By Michael M. Grynbaum
International Herald Tribune
February 29, 2008
For nearly two decades Evan Dooley quietly made a living trading
commodities like wheat in his home state, Tennessee, far from the
hurly-burly of Wall Street.
But on Thursday, Dooley, 40, became the talk of the financial markets
when MF Global, the giant commodities brokerage, accused him of making
unauthorized trades that led to $141.5 million in losses for the firm.
Dooley, the firm said, wagered on wheat futures with money he did not
Dooley, who worked in the firm's Memphis office, had bought as many as
15,000 wheat futures, the equivalent of about 10 percent of the market
for these contracts for any given month, company officials said. MF
Global discovered the trades early Wednesday morning and ran up the
losses as it desperately unwound the positions in a volatile market.
"This is a very disappointing situation for us," said Kevin Davis, the
chief executive of MF Global, on a conference call with investors and
journalists Thursday. Shares in the company plunged nearly 28 percent.
It was the second high-profile case of a single trader's bad bets
causing losses for a global financial firm. MF Global's troubles,
however, are small compared with the multibillion-dollar hole left in
Socit Gnrale after Jrme Kerviel secretly wagered the bank's money on
Like Socit Gnrale, MF Global has an electronic system designed to
prevent brokers from trading beyond their means. The French bank has
said that Kerviel circumvented its controls for more than a year with a
complex scheme involving computer hacking. But MF Global's safeguards
failed for a simpler reason: The firm had deactivated them for certain
traders, including Dooley, because the controls slowed transactions.
Dooley, who is known as Brent, was dismissed by MF Global after his
trades were discovered. He could not be reached for comment on Thursday.
The losses may have been exacerbated by a spell of volatility that has
affected the wheat market in recent weeks, spurred by droughts that have
suppressed supply even as demand spiked.
"You've seen moves in a day that you'd expect to see over a month,"
Davis said, referring to the wheat market. "The size of the market has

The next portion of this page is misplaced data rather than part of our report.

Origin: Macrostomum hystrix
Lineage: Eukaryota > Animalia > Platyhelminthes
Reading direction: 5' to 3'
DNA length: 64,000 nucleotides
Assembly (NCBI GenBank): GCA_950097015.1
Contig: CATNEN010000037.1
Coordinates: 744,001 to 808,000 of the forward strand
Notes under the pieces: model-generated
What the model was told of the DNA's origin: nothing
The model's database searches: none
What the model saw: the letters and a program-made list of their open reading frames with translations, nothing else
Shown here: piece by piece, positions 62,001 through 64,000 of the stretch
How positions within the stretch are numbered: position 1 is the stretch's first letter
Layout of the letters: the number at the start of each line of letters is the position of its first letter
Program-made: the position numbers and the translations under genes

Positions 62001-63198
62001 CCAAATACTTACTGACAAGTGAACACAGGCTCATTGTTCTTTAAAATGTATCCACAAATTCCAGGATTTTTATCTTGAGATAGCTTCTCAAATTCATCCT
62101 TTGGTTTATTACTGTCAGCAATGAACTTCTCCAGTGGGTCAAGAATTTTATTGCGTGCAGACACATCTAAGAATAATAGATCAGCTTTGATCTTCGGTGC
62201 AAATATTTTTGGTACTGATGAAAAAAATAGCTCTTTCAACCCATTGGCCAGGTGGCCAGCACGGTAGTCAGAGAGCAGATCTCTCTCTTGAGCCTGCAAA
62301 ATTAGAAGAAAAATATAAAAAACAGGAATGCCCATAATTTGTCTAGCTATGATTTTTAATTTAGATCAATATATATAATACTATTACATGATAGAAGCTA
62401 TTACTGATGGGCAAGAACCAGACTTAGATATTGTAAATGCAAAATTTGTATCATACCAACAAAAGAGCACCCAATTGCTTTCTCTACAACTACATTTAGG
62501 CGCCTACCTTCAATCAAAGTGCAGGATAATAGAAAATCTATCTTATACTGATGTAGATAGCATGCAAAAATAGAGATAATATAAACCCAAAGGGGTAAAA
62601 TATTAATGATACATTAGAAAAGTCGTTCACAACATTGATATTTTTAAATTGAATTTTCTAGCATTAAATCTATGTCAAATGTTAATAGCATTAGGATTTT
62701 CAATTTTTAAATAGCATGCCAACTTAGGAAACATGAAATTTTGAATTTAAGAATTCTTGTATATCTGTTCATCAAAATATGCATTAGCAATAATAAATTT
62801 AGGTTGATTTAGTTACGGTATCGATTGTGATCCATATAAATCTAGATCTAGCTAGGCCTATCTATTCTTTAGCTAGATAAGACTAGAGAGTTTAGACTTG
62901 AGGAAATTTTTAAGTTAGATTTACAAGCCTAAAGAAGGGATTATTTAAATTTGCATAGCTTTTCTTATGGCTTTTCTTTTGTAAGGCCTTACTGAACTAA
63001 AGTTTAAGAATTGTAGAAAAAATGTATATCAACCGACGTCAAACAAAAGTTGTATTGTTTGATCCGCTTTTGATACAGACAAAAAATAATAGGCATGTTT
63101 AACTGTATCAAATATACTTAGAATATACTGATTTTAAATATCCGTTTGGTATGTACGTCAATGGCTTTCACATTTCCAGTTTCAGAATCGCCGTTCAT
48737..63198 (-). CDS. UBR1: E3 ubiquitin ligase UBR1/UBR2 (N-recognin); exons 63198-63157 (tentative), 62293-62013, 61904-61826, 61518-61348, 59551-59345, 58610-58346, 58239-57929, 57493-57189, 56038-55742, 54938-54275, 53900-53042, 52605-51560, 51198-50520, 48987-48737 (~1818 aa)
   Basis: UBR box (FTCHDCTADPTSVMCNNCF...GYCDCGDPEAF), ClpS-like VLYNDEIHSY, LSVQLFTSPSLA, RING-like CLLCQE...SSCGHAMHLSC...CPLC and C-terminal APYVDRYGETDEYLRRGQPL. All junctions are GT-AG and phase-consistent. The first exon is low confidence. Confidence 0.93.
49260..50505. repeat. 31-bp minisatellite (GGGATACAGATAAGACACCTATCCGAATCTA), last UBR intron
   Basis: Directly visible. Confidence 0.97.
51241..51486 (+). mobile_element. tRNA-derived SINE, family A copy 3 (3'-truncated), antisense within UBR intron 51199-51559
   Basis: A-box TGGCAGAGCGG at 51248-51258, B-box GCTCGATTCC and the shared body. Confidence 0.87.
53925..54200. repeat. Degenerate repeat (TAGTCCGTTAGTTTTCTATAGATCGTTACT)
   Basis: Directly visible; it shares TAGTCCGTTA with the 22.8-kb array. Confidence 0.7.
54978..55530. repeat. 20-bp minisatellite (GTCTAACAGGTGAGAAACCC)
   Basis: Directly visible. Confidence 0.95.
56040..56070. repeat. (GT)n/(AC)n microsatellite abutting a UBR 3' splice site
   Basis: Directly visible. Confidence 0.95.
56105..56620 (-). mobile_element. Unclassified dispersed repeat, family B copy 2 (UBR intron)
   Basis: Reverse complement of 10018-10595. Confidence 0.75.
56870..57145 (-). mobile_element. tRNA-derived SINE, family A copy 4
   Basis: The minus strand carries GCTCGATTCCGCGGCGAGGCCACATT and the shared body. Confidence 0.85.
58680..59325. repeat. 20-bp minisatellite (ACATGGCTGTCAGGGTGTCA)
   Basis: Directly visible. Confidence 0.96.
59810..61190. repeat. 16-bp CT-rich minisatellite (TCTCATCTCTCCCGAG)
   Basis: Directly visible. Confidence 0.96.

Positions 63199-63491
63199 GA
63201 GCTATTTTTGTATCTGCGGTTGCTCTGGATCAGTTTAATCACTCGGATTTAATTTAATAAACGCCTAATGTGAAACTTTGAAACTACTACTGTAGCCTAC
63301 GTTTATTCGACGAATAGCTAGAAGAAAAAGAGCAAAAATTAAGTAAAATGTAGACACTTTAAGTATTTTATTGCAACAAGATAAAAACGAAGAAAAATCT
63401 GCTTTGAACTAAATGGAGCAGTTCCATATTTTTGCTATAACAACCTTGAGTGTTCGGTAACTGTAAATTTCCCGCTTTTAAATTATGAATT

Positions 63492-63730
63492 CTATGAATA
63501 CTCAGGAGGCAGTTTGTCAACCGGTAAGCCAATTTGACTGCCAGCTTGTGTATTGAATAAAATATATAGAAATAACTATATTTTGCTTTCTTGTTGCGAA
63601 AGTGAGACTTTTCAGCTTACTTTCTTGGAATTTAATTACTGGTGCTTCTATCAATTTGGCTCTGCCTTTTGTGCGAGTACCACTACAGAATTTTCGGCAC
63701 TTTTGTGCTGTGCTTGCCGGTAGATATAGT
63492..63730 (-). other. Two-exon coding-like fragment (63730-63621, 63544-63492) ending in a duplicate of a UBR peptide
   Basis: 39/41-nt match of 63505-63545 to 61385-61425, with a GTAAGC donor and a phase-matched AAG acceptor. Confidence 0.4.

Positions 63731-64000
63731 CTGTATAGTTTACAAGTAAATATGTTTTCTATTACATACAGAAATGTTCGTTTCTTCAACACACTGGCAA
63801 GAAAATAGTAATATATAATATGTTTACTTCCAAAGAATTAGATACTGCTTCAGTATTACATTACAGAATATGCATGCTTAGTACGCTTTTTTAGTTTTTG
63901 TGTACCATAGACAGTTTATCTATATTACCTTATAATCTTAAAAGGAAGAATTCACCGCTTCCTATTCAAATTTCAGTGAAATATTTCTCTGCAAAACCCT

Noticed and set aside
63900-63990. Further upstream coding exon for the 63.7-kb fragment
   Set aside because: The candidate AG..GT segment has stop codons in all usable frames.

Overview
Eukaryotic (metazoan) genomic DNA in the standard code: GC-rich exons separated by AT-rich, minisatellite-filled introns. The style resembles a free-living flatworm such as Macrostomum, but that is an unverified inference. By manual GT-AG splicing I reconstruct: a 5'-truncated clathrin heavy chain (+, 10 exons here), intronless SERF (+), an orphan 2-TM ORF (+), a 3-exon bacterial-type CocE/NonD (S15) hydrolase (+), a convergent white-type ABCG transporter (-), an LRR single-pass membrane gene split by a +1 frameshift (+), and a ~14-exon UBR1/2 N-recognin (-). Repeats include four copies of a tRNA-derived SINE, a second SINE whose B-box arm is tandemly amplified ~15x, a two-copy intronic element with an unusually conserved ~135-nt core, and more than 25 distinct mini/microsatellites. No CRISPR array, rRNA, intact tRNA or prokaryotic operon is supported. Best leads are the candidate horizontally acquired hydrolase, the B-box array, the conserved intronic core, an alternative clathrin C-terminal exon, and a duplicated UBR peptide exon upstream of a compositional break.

grown quite dramatically."
Wednesday was a particularly bad day to sell off the unwanted positions.
Wheat futures plunged in the morning and then spiked in the afternoon.
"Throwing someone into a lions' den is about what it's like," said Vince
Boddicker, manager of Farmers Trading in Mitchell, South Dakota.
Friends and colleagues said they were surprised to hear Dooley's name in
the news. He grew up in a small town in central Tennessee, they said,
and has spent most of his life in the state.
"I certainly wouldn't want anyone portraying him as a shady guy, because
he wasn't," said Chris Cornell, a corporate bond trader who pledged the
Sigma Alpha Epsilon fraternity with Dooley at the University of Memphis.
"He is friendly, outgoing, he was good fraternity brother. I would sure
like to know the rest of the story."
Dooley graduated from the university's business school with a bachelor's
degree in finance in 1991. Former classmates said he played intramural
basketball and football and held several officer titles at his
He began his career in finance working part-time at McVean Trading and
Investments, a commodities brokerage firm based in Memphis, while still
"He was just an average kind of kid," said Llewellyn Hall, the firm's
vice president of compliance. "He didn't leave under bad terms, or I
would have remembered it."
Dooley left McVean in 1994 and then went on to work at a half-dozen
financial firms, according to regulatory filings. He had been working on
commission at MF Global since November 2005, according to a company
"He sort of lucked into it more than anything," Cornell said.
James Whitehead, a partner at Shoemaker Financial, a Memphis firm, who
was in Dooley's college class and fraternity, said they last spoke over
breakfast two weeks ago.
Dooley had recently discussed some of the stresses that come with middle
age, Whitehead said.
"I think as a businessman, family man, you go through stresses, just the
stress of life," Whitehead said. But Dooley's worries did not strike
Whitehead as out of the ordinary. "Nothing that would throw up a red
flag to me."
Copyright 2008 the International Herald Tribune All rights reserved
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